1. Deploy the fmtok8s-tickets-service helm chart on Kubernetes


    To deploy a Helm chart on Kubernetes using Pulumi, you need to first have a Kubernetes cluster running and accessible. For the purpose of this explanation, I'm going to assume you have a Kubernetes cluster configured and that you have the necessary access to deploy applications to it.

    We'll be using the Pulumi Kubernetes provider to interact with your Kubernetes cluster. Specifically, we'll use the Chart class from the @pulumi/kubernetes/helm/v3 module to deploy a Helm chart.

    Here's how it typically works:

    1. Create a new TypeScript file: This will be the main file where you will define the infrastructure as code.
    2. Import the necessary Pulumi and Kubernetes classes: You need to import the Pulumi classes to work with Kubernetes.
    3. Instantiate a chart: You'll need to provide the name of the chart, and optionally, the version and any custom values you'd like to provide to the Helm chart.

    Before proceeding, make sure that you have Pulumi CLI installed, and you are logged in to the Pulumi service or set up for local state management.

    Now, let’s write the TypeScript code to deploy the fmtok8s-tickets-service Helm chart.

    import * as k8s from "@pulumi/kubernetes"; // Define the Helm chart, its version and any custom values you'd like to add as per the chart's `values.yaml`. const ticketServiceChart = new k8s.helm.v3.Chart("fmtok8s-tickets-service", { chart: "fmtok8s-tickets-service", // Add the version if it is a specific one you need, otherwise, the latest version is taken. // version: "1.0.0", // Specify the Helm repository URL that contains your chart, if it's not one of the default repositories. fetchOpts: { repo: "https://your-helm-chart-repository.com/", // Replace with your Helm chart repository URL. }, // Define any custom values for the Helm chart, similar to using `--set` parameters with `helm install`. values: { // For example, if you want to set a replica count and image tag: replicaCount: 3, image: { tag: "latest", }, // Add other custom configuration here based on the specific Helm chart's "values.yaml". }, // Specify the namespace to deploy to, if required. namespace: "default" // Change this if you want to deploy the chart in a different namespace. }); // Optionally, export URLs or other data you'll need to access your service. // For example, if the chart exposes a service with an external IP: export const serviceUrl = ticketServiceChart.getResourceProperty("v1/Service", "fmtok8s-tickets-service", "status") .apply(status => status.loadBalancer.ingress[0].ip);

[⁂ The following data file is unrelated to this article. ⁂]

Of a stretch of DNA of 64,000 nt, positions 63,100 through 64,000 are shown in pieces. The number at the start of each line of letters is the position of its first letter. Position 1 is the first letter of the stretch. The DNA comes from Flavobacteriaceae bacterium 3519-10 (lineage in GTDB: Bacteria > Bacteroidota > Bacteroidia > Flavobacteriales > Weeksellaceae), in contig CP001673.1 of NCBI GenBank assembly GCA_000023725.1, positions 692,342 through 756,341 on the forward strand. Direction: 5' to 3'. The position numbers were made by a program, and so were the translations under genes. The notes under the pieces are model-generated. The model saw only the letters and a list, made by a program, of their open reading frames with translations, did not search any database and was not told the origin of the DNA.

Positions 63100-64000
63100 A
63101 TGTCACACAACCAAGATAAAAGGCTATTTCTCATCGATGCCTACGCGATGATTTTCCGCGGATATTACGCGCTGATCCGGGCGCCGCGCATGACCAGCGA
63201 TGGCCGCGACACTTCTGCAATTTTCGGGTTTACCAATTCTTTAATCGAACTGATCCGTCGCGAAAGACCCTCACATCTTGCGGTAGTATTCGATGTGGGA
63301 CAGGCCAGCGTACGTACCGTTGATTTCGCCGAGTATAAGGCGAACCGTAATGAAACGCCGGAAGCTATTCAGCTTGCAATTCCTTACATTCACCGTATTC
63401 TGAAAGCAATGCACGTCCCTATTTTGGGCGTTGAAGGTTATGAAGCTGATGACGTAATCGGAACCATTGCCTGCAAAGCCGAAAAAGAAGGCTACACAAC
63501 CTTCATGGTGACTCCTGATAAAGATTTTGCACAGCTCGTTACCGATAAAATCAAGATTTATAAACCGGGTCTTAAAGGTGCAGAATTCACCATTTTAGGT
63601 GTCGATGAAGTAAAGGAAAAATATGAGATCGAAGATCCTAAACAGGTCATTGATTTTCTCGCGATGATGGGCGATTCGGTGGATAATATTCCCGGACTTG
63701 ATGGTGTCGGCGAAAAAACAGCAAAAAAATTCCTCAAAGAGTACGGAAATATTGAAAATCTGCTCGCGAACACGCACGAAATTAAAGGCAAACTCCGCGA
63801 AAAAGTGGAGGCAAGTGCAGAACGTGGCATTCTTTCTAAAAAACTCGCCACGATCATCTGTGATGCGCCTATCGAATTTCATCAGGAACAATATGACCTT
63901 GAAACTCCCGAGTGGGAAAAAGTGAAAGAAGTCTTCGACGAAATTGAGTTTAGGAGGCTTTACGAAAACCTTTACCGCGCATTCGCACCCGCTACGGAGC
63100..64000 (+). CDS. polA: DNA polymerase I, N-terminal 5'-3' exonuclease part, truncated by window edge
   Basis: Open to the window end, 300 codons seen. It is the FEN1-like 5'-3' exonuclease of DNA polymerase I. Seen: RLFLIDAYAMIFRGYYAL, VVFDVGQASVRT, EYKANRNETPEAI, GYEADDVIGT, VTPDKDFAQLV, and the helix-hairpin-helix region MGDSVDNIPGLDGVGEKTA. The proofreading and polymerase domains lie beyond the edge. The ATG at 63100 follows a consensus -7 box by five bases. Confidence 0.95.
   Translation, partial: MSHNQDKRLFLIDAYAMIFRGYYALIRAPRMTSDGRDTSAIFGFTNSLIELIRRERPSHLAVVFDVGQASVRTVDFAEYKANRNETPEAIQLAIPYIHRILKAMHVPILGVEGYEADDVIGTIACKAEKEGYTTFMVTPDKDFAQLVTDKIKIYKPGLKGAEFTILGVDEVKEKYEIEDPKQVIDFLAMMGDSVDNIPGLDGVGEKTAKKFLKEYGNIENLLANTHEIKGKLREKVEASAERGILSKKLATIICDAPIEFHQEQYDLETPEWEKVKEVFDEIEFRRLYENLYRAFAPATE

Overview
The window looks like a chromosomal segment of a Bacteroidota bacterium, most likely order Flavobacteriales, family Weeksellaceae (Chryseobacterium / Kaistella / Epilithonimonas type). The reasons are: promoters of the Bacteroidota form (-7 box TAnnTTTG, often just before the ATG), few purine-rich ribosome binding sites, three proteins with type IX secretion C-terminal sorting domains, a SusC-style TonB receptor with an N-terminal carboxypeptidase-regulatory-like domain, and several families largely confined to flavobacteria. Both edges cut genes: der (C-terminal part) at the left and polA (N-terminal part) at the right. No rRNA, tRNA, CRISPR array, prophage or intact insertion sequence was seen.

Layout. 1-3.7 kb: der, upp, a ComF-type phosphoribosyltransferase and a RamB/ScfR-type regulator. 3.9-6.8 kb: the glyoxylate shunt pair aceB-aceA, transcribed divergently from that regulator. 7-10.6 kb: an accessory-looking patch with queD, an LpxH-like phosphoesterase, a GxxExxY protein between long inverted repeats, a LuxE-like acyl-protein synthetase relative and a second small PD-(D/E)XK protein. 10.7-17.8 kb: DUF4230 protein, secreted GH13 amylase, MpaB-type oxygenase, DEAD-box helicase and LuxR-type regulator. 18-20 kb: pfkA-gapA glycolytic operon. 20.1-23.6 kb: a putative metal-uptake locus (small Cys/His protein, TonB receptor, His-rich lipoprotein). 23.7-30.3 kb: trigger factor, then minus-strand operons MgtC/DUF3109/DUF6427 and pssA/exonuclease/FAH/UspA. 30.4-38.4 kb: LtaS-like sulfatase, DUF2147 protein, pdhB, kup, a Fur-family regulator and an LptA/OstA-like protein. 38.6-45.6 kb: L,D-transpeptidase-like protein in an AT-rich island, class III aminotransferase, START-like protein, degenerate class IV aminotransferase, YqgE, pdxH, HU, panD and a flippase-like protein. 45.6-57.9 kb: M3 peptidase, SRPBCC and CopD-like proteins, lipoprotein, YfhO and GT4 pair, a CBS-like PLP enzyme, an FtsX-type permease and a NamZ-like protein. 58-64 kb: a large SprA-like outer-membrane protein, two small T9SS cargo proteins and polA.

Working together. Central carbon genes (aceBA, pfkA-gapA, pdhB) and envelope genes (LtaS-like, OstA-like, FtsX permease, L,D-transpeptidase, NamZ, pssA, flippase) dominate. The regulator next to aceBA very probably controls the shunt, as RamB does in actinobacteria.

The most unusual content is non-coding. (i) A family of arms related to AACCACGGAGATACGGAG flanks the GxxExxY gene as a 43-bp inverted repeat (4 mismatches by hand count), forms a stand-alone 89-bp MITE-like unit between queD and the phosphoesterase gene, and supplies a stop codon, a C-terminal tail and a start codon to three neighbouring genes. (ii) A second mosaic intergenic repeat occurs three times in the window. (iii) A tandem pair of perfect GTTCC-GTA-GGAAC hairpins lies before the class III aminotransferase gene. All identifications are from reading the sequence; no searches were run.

Remember to replace the repo and values fields with the actual repository URL where the fmtok8s-tickets-service chart is hosted and any custom values the chart requires. The values should correspond to the settings in the chart's values.yaml file and allow you to configure the chart to match your requirements.

    After this, you can run pulumi up to deploy your Helm chart to the Kubernetes cluster.

    This script initializes a new Helm chart instance using the Chart class, setting the desired state for our fmtok8s-tickets-service. Pulumi will then figure out what Kubernetes resources are needed to create this state, and apply them to your cluster in the correct order.

    Please bear in mind, the exact contents of the values field will vary depending on the specific configurations you want to set for the fmtok8s-tickets-service. Be sure to check the chart's values.yaml for the configuration options it supports.

    Lastly, if the service is exposed externally via LoadBalancer and you wish to obtain the external IP, you can export this information as shown in the serviceUrl export line. Note that the properties you access in the getResourceProperty method must correspond to what is actually defined and exposed by the Helm chart via its Kubernetes Service resource.